Ray's year included NCAA title, national coaching honor

AP Photo Stanford head coach Conrad Ray (far right), a Fort Dodge native, shares a lighter moment with his team after the Cardinal captured the national title in Fayetteville, Ark.

When it comes to golf, Conrad Ray has played and coached all over the world. He was Tiger Woods’ teammate at Stanford University. He’s won national championships as both a Cardinal athlete, and as the Knowles Family director of men’s golf at the school.

For as well-traveled and successful as he’s been in the sport, though, Ray is like almost everyone else when it comes to a specific memory about teeing up in the Fort Dodge area.

“I’m still trying to figure out how to play the 18th at the (Fort Dodge) Country Club,” Ray laughed. “What a hole.

“That’s kind of the first time I can remember being introduced to high-level tournament play. I was a high schooler and came down for the Fort Dodge Amateur. I remember being paired with (recently-inducted Iowa Golf Hall of Famer and former Iowa Hawkeye) Sean McCarty … he hit a drive over the trees and around the corner. It went about 315 yards in the air. That was a different level of golf to me at the time.”

Ray, who was born in Fort Dodge in 1974, was named the Dave Williams Div. I national coach of the year on Tuesday. In his 15th season at the helm, Ray’s Stanford Cardinal captured the national championship last week as the tournament’s No. 6 seed.

Ray, who was also honored by the NCAA after helping Stanford to the 2007 national title, moved from Fort Dodge to Austin, Minn. when he was six years old. His father, Gary, transferred to the Hormel corporate offices in Austin, Minn. just before the Fort Dodge plant closed in 1981.

Conrad Ray would become a standout prep in Austin, which led to an all-Pac-10 academic and athletic career at Stanford. After a seven-year professional career as a player, this spring was his 15th season as the Cardinal’s head coach.

In many ways, though, Iowa and Minnesota are still home to Ray and his family.

“My uncle, Dan Streit, is in Fort Dodge (Streit is the Gael boys golf coach), and my parents (Gary and Pat) have a place at Okoboji,” Ray said. “My grandparents on my dad’s side, Ivan and Cleone (Ray), lived in Fort Dodge for over 50 years until they passed (Cleone died in 2008; Ivan in 2010).”

Gary Ray attended both Corpus Christi and St. Edmond High School, graduating in 1964. He was a multi-sport athlete, excelling in football.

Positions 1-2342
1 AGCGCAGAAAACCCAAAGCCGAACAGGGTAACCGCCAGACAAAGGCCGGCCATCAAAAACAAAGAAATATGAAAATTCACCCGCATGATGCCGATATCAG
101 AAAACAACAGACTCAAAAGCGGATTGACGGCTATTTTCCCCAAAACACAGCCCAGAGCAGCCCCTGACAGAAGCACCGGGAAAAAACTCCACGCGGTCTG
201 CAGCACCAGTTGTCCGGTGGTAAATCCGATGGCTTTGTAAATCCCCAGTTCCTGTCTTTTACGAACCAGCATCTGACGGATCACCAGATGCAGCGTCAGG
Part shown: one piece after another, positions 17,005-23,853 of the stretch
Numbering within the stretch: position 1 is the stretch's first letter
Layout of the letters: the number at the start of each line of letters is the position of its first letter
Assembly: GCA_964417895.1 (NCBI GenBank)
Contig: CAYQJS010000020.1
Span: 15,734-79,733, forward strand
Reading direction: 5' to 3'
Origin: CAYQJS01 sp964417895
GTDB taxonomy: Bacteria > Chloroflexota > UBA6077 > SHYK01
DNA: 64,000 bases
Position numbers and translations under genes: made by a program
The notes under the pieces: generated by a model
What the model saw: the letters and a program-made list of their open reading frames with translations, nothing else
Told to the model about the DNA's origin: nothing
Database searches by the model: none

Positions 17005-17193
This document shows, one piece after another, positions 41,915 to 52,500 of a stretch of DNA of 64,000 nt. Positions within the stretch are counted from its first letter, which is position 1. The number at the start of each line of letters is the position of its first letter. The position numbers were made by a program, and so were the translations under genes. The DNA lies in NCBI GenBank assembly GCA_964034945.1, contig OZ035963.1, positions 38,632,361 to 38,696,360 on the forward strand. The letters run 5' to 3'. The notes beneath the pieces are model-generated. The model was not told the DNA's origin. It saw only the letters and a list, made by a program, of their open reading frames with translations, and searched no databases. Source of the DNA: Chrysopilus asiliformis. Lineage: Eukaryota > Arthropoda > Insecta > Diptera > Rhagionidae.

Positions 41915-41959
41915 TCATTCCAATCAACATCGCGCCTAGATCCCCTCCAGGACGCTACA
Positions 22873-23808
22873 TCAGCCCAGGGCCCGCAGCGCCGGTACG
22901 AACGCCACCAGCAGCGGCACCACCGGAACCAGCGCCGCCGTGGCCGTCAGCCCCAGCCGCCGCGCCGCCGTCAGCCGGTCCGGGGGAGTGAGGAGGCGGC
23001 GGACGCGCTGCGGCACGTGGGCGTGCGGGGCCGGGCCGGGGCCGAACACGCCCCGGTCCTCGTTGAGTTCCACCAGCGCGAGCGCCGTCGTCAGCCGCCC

Gary retired from Hormel in 2008 — 40 years after starting as a night security worker with the company in Fort Dodge — and was the organization’s second-highest ranking executive at the time. He became chairman of the $8.5 billion Hormel Foundation, and Gary and Pat spearheaded the $4.5 million Ray Live Learning Center in Austin three years ago.

Gary and Pat have also been active supporters of the Hormel Institute, a cancer research institution in Austin operated by the University of Minnesota and supported by the Mayo Clinic.

While Gary was working his way up the ladder locally at Hormel, Pat made teaching stops in Rockwell City and at both North Junior High and Fort Dodge Senior High.

“My parents still live in Minnesota, and they’re in Okoboji quite a bit during the summer, so we take the girls back to see them,” Conrad said. “They’re in California for most of the winter.”

Conrad and his wife, Jennifer, live in Redwood City, Calif., with daughters Ella, Emerson and Jillian. He joked that he still coaches because “they haven’t fired me yet,” but then added, “I’ve always really enjoyed the challenge of being a college coach.”

“To me, it’s the next best thing to playing competitively,” said Ray, a former Nationwide Tour member who qualified for the U.S. Open at Pinehurst in 2005. “I still have a lot of fun doing it, and the level of expectations here at Stanford pushes all of the (athletic) programs to perform at an elite level.

“It’s a cliche, I know, but coaching really does keep you young.”

Ray said he has a “deep respect for how passionate people in northwest Iowa are about the game of golf.”

“I have fond memories of so many courses (in the area), whether it’s the (Fort Dodge) Country Club, Okoboji, Storm Lake … there are really too many to list,” Ray said. “I really appreciate the history and tradition there. It’s produced a lot of outstanding players, and the courses are a reflection of that.”

Ray graduated from Stanford in 1997 after serving as a team captain his senior year. He was inducted into the National Golf Coaches Association Hall of Fame in 2011.

Ray has guided 13 Cardinal squads to the NCAA championships, and has coached 24 All-Americans. This spring’s Stanford team won The Goodwin, the Western Intercollegiate, the Pac-12 championship, the Stanford regional and the NCAA title consecutively to close the campaign.


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